RALEIGH, N.C. (WNCN) – The FDA is getting ready to hear arguments for Moderna and Johnson & Johnson coronavirus vaccine boosters later this week.
So far, Pfizer is the furthest ahead in its booster authorization with the immunocompromised, people at high risk for infection and exposure are already allowed to get their third dose.
Moderna said in documents submitted to the FDA, that its booster would be half the dose of their original shot. The company said it created the same increase in protective antibodies as a full dose.
“We can talk about shades of protection with maybe this vaccine is slightly better when measured this way versus this other vaccine. All the ones that are out there that people are getting are effective,” said Dr. Tony Moody with Duke Health.
Moderna said using a half dose would free up more supply worldwide too.
“I entirely agree with helping us provide immunizations around the world, because that protects us by decreasing the likelihood of variants and it certainly helps them by protecting people,” said Dr. Davis Weber with the UNC School of Medicine.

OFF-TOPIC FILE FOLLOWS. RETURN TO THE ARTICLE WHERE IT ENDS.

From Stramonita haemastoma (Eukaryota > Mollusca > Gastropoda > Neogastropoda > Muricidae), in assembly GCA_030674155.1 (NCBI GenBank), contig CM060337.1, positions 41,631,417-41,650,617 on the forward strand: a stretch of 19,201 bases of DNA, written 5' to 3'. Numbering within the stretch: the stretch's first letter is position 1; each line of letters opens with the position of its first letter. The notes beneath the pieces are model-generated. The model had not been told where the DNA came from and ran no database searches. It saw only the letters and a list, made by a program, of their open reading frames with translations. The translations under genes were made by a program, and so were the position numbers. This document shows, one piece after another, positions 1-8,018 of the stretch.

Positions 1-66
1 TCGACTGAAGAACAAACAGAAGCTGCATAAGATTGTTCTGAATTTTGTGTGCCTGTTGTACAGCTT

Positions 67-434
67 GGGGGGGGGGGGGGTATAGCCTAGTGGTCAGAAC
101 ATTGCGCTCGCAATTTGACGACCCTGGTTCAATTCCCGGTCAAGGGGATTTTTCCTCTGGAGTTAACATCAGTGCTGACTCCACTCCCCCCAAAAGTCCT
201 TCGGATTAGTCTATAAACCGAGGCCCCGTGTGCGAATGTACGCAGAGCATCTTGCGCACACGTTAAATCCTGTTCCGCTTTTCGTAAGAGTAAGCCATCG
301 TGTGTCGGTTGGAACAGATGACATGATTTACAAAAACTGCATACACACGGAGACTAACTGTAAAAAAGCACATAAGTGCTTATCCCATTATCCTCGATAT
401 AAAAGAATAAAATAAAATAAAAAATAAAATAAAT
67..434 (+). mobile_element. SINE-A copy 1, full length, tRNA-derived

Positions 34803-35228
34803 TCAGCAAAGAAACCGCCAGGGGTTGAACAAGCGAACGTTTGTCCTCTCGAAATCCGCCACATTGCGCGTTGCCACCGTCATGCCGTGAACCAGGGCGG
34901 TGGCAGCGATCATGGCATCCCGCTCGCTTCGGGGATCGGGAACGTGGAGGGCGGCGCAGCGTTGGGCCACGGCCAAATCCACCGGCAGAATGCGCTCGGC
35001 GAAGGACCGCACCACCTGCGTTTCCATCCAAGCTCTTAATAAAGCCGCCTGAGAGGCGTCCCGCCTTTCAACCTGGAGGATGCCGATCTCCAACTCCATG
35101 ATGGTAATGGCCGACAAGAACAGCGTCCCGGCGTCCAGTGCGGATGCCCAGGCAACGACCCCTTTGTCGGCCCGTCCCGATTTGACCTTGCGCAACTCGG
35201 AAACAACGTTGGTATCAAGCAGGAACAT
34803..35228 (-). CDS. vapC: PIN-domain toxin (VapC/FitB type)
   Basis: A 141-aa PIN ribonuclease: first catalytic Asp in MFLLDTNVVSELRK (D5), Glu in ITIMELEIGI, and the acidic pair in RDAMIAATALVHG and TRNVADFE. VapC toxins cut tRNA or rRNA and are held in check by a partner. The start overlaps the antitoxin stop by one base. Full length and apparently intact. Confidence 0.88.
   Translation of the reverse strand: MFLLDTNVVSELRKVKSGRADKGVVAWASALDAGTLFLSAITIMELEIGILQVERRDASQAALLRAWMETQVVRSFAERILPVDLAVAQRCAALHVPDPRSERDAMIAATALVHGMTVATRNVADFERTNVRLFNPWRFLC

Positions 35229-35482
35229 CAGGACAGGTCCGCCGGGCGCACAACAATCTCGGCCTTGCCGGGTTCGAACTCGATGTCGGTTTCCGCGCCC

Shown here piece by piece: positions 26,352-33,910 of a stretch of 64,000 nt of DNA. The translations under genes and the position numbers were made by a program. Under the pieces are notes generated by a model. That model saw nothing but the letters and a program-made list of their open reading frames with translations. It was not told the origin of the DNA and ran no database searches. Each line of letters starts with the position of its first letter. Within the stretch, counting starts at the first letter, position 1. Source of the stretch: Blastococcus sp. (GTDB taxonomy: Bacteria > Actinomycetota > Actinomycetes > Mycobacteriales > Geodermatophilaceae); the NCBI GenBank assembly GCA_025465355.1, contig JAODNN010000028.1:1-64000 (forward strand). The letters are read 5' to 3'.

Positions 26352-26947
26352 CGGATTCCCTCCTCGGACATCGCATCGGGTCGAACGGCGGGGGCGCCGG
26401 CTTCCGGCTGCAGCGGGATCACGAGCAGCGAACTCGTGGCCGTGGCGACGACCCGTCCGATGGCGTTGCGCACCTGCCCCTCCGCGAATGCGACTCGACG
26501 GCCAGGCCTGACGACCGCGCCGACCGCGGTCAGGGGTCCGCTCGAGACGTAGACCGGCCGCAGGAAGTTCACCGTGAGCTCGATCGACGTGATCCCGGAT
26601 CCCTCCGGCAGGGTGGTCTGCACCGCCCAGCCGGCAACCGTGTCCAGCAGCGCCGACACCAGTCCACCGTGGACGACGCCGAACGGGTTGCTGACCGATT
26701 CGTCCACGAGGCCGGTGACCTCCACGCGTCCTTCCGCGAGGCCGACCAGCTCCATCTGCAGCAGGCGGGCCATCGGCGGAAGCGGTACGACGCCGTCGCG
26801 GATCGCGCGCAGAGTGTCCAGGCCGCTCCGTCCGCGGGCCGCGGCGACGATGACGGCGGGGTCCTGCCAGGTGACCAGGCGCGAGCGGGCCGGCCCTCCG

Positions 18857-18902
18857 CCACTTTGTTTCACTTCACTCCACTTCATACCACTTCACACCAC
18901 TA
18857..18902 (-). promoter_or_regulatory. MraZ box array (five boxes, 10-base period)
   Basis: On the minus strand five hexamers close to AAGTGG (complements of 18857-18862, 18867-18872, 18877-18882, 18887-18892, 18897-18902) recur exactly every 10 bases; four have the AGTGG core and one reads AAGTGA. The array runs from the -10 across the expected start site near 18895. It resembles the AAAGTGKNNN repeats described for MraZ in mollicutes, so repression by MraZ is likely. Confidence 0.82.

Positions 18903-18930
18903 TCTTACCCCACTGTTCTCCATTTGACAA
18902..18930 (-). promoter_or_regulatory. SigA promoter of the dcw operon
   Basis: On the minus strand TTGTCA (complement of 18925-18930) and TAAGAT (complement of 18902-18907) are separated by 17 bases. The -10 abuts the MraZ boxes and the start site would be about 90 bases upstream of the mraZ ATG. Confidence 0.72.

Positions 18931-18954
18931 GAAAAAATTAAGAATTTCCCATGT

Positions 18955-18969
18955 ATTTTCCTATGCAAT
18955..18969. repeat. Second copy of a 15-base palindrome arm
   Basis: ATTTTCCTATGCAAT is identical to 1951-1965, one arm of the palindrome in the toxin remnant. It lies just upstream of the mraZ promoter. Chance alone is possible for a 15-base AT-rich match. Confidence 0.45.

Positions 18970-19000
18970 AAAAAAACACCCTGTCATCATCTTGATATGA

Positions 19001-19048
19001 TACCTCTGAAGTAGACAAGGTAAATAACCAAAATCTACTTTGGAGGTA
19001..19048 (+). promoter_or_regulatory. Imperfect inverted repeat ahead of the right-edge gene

Johnson & Johnson recommends their second shot be the same dosing. They have submitted data to the FDA showing an increase in protection at the two- and six-month booster mark.
In a briefing document, the FDA said some studies suggest falling efficacy of the vaccines over time or due to the Delta variant. However, it also said the vaccines still afforded protection against severe disease and death.
“Tetanus vaccines work but they don’t last forever. You do have to get a booster. Flu vaccines work, although the year-to-year efficacy maybe isn’t as high as we would like it to be. But you know, you still need to get a booster every year,” said Moody.
Boosters are getting a lot of attention but Moody said the focus should remain on the unvaccinated.
“Most of the people who are dying, or having severe disease, are people who are unvaccinated and I think the numbers are just really clear,” said Moody.